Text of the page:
Climate change is a dividing issue. It is not intuitive. It potentially hurts different groups with different interests. Recently I read a research paper by Jack Hollander, a UC Berkeley professor, titled Global Warming: Both sides, Rushing to Judgment. One sentence in its first paragraph captures the main point of the paper: “…hard evidence for human contribution simply does not exist; the evidence we have is suggestive at best”. The paper mostly points out our limited understanding about climate as a reason not to jump to the conclusion that global warming is resulted from human activities and to take actions based on that conclusion. Just from a critical reasoning standpoint, I don’t agree with this argument. In the lack of absolute evidence, it is better to act based on what we already know than to wait until negative consequences are irreversible.

Reading Dire Predictions by Michael Mann and Lee Kump, even after reading Hollander’s, is still very convincing.

Mann and Kump, mindful of counter-arguments, provided a simple and concise account of climate change. The authors mentioned five pieces of evidence why climate change is related to human activities. I am listing them below in order of how convincing there are and why some are not so persuasive.

–          Increase in anthropogenic gases over the recent centuries: the evidence was found in changing compositions of the air bubbles trapped in arctic ice. Recent air bubbles contain much more CH4 and N2O than those found at any other time. This is highly convincing because only human activities can account for such significant increases in those gases. For the past 10000 years that we had data for, in no other periods did the atmosphere contain such high percentage of CH4 and N2O. A separate research also on ice core by a team of European researchers published in Science magazine concluded that “CO2 levels today are 27% higher than they have been in the last 650,000 years and levels of methane are 130% higher”.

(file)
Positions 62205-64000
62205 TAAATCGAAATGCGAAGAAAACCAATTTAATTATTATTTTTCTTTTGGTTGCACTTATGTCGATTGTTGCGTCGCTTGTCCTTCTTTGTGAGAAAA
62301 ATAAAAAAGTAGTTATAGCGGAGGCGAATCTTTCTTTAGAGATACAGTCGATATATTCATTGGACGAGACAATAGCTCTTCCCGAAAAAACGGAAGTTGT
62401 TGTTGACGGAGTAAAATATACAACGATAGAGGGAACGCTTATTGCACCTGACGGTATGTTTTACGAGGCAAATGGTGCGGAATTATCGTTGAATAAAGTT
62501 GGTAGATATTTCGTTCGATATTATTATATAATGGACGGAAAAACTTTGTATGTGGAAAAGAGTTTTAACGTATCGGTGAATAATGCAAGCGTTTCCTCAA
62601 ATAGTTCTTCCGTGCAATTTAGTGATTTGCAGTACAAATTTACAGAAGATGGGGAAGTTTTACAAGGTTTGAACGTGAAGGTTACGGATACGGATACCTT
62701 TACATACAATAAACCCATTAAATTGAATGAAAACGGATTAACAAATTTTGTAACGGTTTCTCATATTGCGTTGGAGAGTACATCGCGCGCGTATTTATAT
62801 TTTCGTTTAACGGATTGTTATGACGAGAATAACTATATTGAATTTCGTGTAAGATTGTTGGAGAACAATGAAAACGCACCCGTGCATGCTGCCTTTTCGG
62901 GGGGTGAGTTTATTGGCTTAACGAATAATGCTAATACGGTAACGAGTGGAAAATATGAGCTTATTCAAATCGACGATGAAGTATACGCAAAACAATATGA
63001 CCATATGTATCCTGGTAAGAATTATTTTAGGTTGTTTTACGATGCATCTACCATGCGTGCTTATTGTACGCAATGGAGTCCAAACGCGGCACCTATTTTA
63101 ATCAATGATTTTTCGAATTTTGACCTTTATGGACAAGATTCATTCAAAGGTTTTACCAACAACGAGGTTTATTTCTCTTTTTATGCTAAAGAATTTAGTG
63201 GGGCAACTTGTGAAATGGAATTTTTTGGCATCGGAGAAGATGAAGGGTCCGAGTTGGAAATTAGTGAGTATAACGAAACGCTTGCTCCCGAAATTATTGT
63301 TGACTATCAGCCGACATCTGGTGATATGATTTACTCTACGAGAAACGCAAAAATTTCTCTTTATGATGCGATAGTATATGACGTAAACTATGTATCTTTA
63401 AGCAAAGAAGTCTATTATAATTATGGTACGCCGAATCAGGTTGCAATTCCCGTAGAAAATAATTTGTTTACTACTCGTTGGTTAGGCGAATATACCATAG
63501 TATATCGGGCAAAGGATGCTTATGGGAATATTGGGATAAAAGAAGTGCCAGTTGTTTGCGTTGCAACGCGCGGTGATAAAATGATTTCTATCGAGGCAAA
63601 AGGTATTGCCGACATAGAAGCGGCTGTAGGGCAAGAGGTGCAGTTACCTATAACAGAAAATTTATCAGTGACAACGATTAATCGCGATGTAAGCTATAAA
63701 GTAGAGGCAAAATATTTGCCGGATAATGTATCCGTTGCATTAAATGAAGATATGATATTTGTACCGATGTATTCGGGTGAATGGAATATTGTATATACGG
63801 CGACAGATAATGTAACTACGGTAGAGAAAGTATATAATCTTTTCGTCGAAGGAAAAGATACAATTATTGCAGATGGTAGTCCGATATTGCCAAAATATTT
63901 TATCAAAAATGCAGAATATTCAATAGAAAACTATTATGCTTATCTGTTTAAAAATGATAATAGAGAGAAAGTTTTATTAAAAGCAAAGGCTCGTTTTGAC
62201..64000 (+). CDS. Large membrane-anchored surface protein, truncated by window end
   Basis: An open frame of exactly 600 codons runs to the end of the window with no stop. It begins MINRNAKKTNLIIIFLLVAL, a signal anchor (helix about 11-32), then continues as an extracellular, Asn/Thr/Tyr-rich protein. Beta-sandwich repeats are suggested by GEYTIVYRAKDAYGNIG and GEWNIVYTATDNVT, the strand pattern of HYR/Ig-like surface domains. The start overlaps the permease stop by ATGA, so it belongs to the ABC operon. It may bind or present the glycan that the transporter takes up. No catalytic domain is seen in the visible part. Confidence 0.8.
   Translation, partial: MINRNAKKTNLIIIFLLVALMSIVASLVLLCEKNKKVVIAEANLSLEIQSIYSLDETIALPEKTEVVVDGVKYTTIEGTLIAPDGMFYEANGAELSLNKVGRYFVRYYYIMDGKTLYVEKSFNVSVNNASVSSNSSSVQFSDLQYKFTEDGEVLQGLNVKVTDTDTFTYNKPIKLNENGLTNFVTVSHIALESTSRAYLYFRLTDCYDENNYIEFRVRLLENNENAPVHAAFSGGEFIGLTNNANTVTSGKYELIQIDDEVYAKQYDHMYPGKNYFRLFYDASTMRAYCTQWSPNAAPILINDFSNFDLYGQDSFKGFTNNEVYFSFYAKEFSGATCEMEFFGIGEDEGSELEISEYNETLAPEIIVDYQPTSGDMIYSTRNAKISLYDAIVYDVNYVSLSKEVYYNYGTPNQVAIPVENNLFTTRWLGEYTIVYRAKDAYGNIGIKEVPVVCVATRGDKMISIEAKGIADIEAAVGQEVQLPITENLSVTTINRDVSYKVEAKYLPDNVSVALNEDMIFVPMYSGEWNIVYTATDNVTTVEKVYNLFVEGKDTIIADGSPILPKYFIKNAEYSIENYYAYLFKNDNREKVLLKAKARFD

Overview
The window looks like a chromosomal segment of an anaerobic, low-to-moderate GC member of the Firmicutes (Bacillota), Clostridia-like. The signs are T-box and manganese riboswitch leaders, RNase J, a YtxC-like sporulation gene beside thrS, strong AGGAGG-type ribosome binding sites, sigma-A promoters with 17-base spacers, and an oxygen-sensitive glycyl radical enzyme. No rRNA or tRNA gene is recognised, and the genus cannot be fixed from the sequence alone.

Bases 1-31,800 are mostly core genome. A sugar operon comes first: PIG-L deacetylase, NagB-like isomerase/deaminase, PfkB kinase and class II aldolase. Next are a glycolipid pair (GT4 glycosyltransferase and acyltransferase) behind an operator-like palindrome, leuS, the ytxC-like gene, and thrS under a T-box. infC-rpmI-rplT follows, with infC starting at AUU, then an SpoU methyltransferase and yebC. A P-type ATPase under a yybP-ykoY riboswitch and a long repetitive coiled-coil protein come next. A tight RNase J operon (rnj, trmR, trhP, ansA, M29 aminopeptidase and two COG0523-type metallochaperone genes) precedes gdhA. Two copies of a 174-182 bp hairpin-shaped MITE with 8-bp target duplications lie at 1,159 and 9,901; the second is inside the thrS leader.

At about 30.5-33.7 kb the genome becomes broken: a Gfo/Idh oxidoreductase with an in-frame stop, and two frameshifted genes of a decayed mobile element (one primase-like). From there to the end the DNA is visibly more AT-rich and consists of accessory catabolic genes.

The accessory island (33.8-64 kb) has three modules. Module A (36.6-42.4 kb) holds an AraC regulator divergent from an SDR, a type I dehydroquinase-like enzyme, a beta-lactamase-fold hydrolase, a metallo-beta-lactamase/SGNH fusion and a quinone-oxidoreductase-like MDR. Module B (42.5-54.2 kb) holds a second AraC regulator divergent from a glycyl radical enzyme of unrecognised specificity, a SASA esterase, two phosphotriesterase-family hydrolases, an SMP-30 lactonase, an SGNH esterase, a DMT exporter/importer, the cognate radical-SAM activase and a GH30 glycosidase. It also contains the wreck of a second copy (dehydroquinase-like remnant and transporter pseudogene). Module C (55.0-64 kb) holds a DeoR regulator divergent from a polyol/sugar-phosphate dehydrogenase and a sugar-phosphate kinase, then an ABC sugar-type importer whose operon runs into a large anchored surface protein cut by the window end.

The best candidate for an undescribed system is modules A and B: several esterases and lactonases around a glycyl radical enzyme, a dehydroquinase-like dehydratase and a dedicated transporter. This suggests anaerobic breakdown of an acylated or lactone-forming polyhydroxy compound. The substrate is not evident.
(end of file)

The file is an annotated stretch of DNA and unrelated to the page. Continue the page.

–          Decrease in composition of carbon-13 isotopes in atmosphere: carbon 12 isotopes which are typical of organic matter accounts for an increasing percentage in the atmosphere as compared to carbon-13 isotope. The evidence is convincing because it rules out all other significant sources of CO2 emissions such as volcanic explosion. CO2 from such sources would have higher percentage of carbon-13 isotopes.

–          Decrease in radioactivity of CO2 in new tree rings: this means the atmosphere contains much more CO2 from radiocarbon-dead sources such as fossil fuels. Possible counter-point: it is natural that radioactive materials lose their radioactivity levels over time. Maybe natural CO2 loses radioactivity level over time? There is another research I encountered that also used tree rings to measure climate change (see video at the end). It pointed out the fact that rings are further apart in recent years, indicating longer warmer seasons. One disadvantage about studying tree rings is that it is hard to find samples that date back to a very long time ago, limiting evidence of patterns.

–          CO2 from human activities more than accounts for CO2 increase: estimated CO2 since industrialization is about twice the increase of CO2 in the atmosphere, but offset by forest and ocean. Possible counter-point: can it be that the ocean actually absorbs more CO2 than that and there is another significant source of CO2?

–          Climate model does not correlate with observation without accounting for human impact: Mann and Kump reason that if we do not consider impact of human activities, results from climate models do not match reality. Possible counter-point: from the visual presentation in Dire Prediction, even after adding human impact, the result the prediction is still very different from real observation. Can there be a flaw in the model or a failure to include some important climate processes?

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